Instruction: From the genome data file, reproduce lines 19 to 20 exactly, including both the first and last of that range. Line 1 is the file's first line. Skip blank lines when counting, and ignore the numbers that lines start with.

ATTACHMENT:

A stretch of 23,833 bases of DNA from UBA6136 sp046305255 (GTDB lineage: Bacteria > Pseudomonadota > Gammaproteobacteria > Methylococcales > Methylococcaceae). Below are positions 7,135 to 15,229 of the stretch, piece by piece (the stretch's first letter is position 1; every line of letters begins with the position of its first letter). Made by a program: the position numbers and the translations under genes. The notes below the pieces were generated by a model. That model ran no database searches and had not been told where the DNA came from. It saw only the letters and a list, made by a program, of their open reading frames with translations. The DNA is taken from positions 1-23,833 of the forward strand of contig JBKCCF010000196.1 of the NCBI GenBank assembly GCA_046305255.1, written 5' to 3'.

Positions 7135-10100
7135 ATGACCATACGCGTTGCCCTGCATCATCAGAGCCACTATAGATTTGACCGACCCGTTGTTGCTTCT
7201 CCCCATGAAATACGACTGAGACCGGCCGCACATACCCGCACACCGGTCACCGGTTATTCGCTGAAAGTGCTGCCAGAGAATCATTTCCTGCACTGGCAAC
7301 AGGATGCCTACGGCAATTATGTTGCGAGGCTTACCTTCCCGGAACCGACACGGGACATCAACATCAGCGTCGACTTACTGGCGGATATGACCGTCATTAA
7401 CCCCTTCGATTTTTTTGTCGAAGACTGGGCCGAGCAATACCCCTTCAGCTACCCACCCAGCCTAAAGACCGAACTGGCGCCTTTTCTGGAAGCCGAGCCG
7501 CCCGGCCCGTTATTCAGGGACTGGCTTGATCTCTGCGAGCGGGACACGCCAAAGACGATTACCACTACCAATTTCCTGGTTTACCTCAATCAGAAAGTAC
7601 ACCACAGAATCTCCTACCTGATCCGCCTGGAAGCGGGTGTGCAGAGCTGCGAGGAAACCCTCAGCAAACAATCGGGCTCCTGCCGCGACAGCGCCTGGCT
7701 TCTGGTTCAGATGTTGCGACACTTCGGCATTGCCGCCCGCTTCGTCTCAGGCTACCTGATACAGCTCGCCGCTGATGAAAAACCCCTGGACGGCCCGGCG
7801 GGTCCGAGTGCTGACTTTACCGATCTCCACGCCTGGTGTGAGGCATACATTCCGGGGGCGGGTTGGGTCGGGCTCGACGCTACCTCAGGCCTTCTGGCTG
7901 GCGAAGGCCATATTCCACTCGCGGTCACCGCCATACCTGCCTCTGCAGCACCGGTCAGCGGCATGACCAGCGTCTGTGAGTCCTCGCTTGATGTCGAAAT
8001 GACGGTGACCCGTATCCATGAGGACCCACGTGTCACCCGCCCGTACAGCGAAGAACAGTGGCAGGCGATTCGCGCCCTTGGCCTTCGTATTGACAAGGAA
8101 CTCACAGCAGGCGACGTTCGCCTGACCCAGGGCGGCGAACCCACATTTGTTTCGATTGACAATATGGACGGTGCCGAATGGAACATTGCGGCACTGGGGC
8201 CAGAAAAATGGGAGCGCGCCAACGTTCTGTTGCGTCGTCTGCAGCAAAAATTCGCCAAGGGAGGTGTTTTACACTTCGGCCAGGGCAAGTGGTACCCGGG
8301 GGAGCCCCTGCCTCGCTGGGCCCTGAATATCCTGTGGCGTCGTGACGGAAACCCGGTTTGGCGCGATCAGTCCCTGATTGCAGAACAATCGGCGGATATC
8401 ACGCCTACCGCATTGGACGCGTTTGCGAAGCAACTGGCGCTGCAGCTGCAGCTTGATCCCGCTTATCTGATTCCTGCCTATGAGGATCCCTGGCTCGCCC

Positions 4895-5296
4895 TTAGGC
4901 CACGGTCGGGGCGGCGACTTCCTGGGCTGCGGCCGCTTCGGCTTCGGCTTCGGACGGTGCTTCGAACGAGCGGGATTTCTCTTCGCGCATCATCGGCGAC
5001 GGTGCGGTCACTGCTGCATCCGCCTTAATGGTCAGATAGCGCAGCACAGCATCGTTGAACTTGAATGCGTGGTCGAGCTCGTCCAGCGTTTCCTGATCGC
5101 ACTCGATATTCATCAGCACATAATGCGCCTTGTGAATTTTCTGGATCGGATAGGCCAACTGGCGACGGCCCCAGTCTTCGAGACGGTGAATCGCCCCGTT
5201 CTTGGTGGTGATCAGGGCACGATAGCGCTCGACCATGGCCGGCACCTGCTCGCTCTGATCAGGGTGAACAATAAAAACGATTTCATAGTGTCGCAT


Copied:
4901 CACGGTCGGGGCGGCGACTTCCTGGGCTGCGGCCGCTTCGGCTTCGGCTTCGGACGGTGCTTCGAACGAGCGGGATTTCTCTTCGCGCATCATCGGCGAC
5001 GGTGCGGTCACTGCTGCATCCGCCTTAATGGTCAGATAGCGCAGCACAGCATCGTTGAACTTGAATGCGTGGTCGAGCTCGTCCAGCGTTTCCTGATCGC